Simha’s Questions

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At the opening of this sutra, Simha’s Questions (Skt. Siṃhaparipṛcchā; Tib. སེང་གེས་ཞུས་པ།, Wyl. seng ges zhus pa) King Ajatashatru’s son Simha and his five hundred attendants approach the Buddha, who is on Vulture's Peak. After paying homage and offering golden parasols, Simha asks the Buddha a series of questions about the conduct of bodhisattvas. The Buddha answers each of Simha’s questions with a series of verses describing the various karmic causes that result in the qualities and attributes of bodhisattvas. Afterward, when Simha and his attendants promise to train in this teaching, the Buddha smiles, causing the three-thousandfold world system to quake. When the bodhisattva Ajita asks the Buddha why he smiled, the Buddha explains that Simha and all of his companions will become buddhas and establish buddha fields similar to that of Amitabha.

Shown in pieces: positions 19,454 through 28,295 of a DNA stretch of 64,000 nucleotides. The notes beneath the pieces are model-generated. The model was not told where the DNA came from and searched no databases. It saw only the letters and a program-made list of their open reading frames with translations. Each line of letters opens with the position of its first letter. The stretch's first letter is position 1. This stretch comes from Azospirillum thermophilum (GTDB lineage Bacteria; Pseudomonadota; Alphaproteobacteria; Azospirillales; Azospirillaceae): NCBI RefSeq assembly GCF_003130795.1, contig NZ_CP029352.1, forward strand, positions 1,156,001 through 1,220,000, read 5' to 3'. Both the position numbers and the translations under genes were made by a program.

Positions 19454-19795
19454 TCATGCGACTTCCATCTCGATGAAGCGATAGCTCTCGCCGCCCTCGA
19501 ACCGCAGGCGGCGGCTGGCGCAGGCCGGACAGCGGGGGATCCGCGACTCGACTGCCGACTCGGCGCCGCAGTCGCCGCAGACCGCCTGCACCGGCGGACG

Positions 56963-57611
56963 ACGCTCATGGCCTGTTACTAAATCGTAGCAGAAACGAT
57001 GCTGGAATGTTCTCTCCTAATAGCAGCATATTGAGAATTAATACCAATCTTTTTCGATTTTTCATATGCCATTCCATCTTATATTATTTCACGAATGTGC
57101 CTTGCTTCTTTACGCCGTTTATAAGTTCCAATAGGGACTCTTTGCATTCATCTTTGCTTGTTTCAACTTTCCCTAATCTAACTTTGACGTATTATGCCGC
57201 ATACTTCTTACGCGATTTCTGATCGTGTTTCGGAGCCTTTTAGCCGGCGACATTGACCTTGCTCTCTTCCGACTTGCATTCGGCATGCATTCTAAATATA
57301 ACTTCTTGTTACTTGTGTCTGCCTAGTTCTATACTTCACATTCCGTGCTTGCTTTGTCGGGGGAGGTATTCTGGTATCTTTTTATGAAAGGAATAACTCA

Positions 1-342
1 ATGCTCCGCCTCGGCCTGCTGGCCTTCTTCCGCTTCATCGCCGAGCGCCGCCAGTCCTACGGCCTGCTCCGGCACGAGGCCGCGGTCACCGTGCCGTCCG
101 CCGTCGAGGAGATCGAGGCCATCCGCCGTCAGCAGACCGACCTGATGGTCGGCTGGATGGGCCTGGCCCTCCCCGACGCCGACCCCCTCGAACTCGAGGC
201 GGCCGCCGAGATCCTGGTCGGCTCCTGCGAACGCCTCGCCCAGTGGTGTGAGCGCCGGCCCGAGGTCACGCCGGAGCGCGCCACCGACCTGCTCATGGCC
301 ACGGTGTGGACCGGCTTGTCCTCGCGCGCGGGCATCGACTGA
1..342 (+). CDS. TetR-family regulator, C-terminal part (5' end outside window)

Simha’s Questions is listed as the thirty-seventh chapter of the Ratnakuta, Heap of Jewels section of the Dergé Kangyur. The sutra is not particularly well known, but verses of it are quoted in a few Indian commentaries, including Shantideva’s training anthology, the Shikshasamucchaya. It is also quoted in some Tibetan commentaries, usually in the context of using the Buddha’s words to verify that a certain virtuous practice is the concordant cause for developing a particular positive result or quality. . [1]


The Tibetan translation of this sutra can be found in the Heap of Jewels section of the Tibetan Kangyur, Toh 81.


  1. 84000 Translating the Words of the Buddha.